S0107. PIERRE FOURNIER & WILHELM KEMPFF: Music for Cello and Piano (Beethoven). 2-DG 453 6013, recorded 1065, Paris. Final ever-so-slightly used copy. - 028945301327
“Pierre Léon Marie Fournier was admitted to the Paris Conservatoire where his teachers there were Paul Bazelaire and Anton Hekking; he graduated in 1924 at the age of 17. Fournier made his début the year after his graduation. This was a solo appearance with the Concerts Colonne Orchestra, which received favorable notices. The almost invariable comment in reviews was the perfection of his bowing technique. He began a successful career as a touring concert artist and as a performer in chamber music concerts, gaining a great reputation in Europe. In 1937 to 1939, he was the director of cello studies at the École Normal . It was often said that he became a friendly rival with his contemporary, cellist Paul Tortelier. He prescribed the Sevcik violin bowing studies for his cello students.
In 1941, he became a member of the faculty at the Paris Conservatoire, but during the war years, his concert touring career was impossible. Once the war was over, though, was able to resume and he rapidly increased in fame and international stature. His old audience found that he had grown in artistic depth. Hungarian violinist Joseph Szigeti, meeting Fournier in rehearsals for a 1947 Edinburgh Festival appearance, had not heard him for over ten years and wrote that he was ‘tremendously impressed by the Apollonian beauty and poise that his playing had acquired in the intervening years’. Szigeti, Fournier, violist William Primrose, and pianist Artur Schnabel formed a piano quartet in those years and gave some fabled concerts at which they played virtually all of Schubert's and Brahms' piano chamber music.
Fournier made his first U.S. tour in 1948. His chamber music partner Artur Schnabel spread the word among cellists, other musicians, and critics that they were to be visited by a great new cellist. The New York and Boston critics were ecstatic. He had to give up his Conservatoire post because of his expanding concert career; he appeared in Moscow for the first time in 1959. Commentator Lev Grinberg wrote that he was notable for a romantic interpretation, clarity of form, vivid phrasing and clean, broad bowing all ‘aimed at revealing the content’.
He had a broad repertoire, including Bach, Boccherini, the Romantics, Debussy, Hindemith, and Prokofiev. Composers Martinu, Martinon, Martin, Roussel, and Poulenc all wrote works for him. He had a standing Friday night date to privately play chamber music with Alfred Cortot, at which they might be visited by musicians like Jacques Thibaud. In 1953, he became a Chevalier of the Legion of Honor and was promoted to officer in 1963. In 1972, he retired to Switzerland and gave master classes. He still gave concerts, even as late as 1984 when he was 78.”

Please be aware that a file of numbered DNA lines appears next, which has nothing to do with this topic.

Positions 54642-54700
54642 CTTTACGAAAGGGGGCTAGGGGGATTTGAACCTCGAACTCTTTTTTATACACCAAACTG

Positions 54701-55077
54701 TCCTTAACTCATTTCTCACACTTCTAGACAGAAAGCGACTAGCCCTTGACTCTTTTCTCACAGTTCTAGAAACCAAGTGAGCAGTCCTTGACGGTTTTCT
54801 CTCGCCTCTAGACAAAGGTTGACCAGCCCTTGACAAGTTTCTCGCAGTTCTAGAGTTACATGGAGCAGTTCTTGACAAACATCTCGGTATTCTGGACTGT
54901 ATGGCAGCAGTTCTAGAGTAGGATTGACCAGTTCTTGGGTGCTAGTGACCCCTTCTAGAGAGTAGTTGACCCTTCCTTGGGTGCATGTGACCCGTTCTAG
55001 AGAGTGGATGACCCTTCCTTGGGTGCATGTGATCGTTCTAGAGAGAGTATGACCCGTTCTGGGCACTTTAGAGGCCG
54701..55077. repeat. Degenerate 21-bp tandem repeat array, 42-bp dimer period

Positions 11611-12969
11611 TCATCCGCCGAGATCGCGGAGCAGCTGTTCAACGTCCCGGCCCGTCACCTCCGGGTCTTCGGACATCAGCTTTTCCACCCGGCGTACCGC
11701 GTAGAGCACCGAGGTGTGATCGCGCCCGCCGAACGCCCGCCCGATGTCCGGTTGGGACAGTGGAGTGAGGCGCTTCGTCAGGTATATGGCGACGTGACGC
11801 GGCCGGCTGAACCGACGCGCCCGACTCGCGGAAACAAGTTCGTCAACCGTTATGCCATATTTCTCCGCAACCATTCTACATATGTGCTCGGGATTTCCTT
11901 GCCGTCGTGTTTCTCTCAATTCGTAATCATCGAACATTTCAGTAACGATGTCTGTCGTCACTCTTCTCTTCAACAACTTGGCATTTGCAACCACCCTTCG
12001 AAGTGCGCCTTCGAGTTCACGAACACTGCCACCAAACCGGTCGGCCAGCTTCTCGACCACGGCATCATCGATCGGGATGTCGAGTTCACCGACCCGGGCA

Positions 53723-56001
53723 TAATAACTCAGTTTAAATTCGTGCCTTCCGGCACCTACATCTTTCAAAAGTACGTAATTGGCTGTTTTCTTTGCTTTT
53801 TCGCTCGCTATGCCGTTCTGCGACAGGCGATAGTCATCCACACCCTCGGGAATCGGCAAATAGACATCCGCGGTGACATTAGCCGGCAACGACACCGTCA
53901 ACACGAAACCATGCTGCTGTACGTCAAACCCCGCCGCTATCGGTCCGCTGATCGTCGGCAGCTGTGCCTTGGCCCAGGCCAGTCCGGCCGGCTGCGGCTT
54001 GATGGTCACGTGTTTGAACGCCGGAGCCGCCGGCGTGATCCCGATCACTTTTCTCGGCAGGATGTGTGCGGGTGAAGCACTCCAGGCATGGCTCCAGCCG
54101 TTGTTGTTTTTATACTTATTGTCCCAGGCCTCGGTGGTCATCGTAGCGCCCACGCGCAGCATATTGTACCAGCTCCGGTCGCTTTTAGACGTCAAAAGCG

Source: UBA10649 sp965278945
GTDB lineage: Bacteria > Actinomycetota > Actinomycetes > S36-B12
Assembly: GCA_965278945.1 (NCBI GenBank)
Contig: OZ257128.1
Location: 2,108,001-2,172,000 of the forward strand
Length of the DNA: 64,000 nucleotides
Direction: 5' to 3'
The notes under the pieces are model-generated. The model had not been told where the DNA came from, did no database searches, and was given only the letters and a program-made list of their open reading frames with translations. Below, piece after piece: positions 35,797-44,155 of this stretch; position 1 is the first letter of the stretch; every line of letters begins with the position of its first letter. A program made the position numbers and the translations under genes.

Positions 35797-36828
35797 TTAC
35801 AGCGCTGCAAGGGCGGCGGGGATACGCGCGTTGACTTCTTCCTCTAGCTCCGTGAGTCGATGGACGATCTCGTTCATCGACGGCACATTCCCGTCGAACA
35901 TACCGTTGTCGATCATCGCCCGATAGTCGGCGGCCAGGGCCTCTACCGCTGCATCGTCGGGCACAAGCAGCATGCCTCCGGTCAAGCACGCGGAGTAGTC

- Joseph Stevenson, allmusic.com
“One of the twentieth century's most important pianists, Wilhelm Kempff found warmth in Beethoven where many others discovered only stress and passion. Concentrating on the composers of the late Classical and early-to-middle Romantic periods, Kempff achieved graceful, amiable results while not neglecting the sterner core of this music. His nobility of purpose was everywhere evident, made manifest through lucid textures, an adherence to a flowing legato, and tonal shading. In addition, he was a composer whose oeuvre included two symphonies, four operas, songs, and solo piano works.
In 1914, Kempff traveled to Potsdam for studies at the Viktoriagymnasium before returning to Berlin to finish his work at the Hochschule and enroll at the university. At age 20, Kempff served as organist and pianist on a tour of Germany and Scandinavia by the Berlin Cathedral Choir. A successful 1917 piano recital at the Berlin Singakademie led to an engagement the following year with the Berlin Philharmonic, the first of innumerable collaborations with that august ensemble. During the 1920s and 1930s, he toured South America and Japan, as well as many parts of Europe, adding to his reputation for uncompromising musicianship and personable interpretation. At the same time, he taught, serving first as director at the Stuttgart Musikhochschule from 1924 to 1929 and, later, as piano instructor at Potsdam's Mamorpalais for the decade before WWII. The war kept his activities confined to Germany, but with its end, Kempff once more resumed a busy performance schedule.
England and America heard Kempff only later. In London, the public, including a large number of German émigrés, applauded him upon his first appearance there in 1951. Not until 1964 did New York hear the pianist in person, although by then his many Deutsche Grammophon recordings had already established his stature for Americans. Indeed, Kempff's long and fruitful relationship with that label had brought to the market a long list of desirable recordings, among them the complete Beethoven piano concerti; the sonatas; a relaxed, but rewarding survey with Wolfgang Schneiderhan of the Beethoven violin sonatas; and various collections of Schubert, Schumann, Chopin, and Brahms."
- Erik Eriksson, allmusic.com